Engraving “Aristotle and Phyllis.” In the Middle Ages in Europe was a popular legend about the great ancient Greek philosopher Aristotle, who was the teacher and mentor of Alexander the Great. Seeing how his young pupil is excessively carried away by the beautiful courtesan Phyllis, Aristotle warned that strong passions can be disastrous for men.
Angry Phyllis decided to take revenge on the aged philosopher. She appeared before him in all its glory, fascinating him to such an extent that the great and revered philosopher became passionate and ready for anything. The courtesan was not inferior and, as a proof of love, invited the philosopher to portray the horse, and she herself would be a rider. Obliviated by the passions, the philosopher became on all fours, he was saddled by the Phyllis and, swinging his whip over his head, swung his horse.
This scene, according to legend, was observed by Alexander the Great. It is difficult to say whether this was in fact, in ancient sources this is not mentioned. Perhaps the reason for the appearance of the legend was the words of the great philosopher Aristotle: “If love is so strong that even I, with all my wisdom and considering how old I am, could not withstand it, so you must be on the alert from the crowd of young people.”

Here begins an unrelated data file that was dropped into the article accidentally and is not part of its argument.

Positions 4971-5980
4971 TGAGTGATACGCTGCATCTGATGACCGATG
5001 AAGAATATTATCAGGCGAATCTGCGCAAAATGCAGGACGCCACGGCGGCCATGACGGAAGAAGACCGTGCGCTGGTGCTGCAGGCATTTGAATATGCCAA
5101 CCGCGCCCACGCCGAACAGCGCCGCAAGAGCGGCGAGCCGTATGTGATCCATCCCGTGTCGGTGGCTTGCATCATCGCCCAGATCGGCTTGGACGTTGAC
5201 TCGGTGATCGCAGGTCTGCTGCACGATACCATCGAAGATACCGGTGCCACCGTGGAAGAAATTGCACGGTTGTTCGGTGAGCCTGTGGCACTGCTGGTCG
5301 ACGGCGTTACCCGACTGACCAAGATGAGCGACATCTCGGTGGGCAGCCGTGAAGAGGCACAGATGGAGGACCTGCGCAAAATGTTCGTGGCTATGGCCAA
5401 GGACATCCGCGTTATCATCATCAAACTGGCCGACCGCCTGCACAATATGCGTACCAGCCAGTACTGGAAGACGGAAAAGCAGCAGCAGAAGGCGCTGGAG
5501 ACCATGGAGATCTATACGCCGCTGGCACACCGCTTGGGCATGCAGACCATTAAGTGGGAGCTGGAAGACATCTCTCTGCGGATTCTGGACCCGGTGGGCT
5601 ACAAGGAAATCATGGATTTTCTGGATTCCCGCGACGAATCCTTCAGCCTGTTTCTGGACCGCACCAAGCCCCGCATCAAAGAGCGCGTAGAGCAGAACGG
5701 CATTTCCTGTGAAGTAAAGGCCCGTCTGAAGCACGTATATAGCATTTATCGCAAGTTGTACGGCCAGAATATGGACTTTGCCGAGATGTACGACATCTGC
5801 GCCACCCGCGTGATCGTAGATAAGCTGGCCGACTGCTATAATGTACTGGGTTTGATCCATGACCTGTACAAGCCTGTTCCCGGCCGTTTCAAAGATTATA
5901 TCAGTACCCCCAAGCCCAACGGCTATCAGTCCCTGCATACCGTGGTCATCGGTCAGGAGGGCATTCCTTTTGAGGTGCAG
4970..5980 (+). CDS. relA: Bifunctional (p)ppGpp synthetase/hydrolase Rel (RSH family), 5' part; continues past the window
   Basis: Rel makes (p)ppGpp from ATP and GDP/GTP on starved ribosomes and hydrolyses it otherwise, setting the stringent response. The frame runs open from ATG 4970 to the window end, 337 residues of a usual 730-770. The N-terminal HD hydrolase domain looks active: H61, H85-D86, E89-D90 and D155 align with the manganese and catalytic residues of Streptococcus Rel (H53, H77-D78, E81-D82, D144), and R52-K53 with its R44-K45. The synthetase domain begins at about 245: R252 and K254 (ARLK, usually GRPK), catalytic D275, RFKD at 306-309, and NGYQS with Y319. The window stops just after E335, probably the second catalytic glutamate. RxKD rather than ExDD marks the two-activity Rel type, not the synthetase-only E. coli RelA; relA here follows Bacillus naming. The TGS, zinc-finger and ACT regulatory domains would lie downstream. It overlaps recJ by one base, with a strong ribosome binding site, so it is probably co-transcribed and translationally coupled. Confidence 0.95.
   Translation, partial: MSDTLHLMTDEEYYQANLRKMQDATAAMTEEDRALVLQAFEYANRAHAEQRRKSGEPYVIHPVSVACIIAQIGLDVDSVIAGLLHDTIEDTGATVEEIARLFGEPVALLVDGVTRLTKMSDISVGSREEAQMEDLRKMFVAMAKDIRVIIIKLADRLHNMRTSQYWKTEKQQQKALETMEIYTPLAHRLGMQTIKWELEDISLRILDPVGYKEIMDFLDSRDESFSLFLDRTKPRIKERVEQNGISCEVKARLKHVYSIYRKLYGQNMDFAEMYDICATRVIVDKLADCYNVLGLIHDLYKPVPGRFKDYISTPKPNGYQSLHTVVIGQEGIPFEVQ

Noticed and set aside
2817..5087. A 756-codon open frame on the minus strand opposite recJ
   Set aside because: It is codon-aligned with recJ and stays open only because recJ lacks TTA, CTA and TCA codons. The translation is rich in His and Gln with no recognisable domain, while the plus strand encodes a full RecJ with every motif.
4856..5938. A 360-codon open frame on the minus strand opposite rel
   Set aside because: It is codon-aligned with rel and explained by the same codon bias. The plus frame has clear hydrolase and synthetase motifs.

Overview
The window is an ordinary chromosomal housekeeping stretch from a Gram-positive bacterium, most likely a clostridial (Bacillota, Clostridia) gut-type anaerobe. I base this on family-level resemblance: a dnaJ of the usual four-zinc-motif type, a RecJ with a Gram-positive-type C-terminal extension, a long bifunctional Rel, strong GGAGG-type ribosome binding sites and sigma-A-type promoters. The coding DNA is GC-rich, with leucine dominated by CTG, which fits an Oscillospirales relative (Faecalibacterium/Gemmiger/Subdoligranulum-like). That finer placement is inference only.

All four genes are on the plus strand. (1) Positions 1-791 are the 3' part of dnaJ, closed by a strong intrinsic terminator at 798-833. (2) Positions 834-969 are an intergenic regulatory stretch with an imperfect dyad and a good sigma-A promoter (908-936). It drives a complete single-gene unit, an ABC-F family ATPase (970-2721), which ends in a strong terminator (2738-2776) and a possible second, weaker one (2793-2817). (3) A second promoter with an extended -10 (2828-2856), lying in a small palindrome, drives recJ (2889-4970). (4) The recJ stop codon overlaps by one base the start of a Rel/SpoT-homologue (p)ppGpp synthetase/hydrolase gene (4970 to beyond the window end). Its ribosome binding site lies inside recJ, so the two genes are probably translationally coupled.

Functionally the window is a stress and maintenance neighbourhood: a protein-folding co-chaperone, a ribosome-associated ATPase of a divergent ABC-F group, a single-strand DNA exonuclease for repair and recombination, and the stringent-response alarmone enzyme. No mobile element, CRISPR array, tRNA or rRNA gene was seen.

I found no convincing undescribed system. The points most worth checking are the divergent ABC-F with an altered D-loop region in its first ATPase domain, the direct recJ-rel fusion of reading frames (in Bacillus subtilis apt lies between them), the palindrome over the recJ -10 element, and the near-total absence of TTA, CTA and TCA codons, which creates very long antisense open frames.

The plot was very popular in European painting of that period. Many artists depicted a wise philosopher, who was overcome by love passions. Artists most often performed orders of wealthy citizens, aristocrats, catering to their tastes and needs.
Hans Baldung Greene in engraving Aristotle and Phyllis scour flaw and passion, he is simply ruthless towards the great ancient philosopher, who is depicted as a ridiculous and voluptuous old man. Phyllis in this engraving is not at all a beauty, but a frivolous courtesan with plump forms and a mocking self-satisfied smile.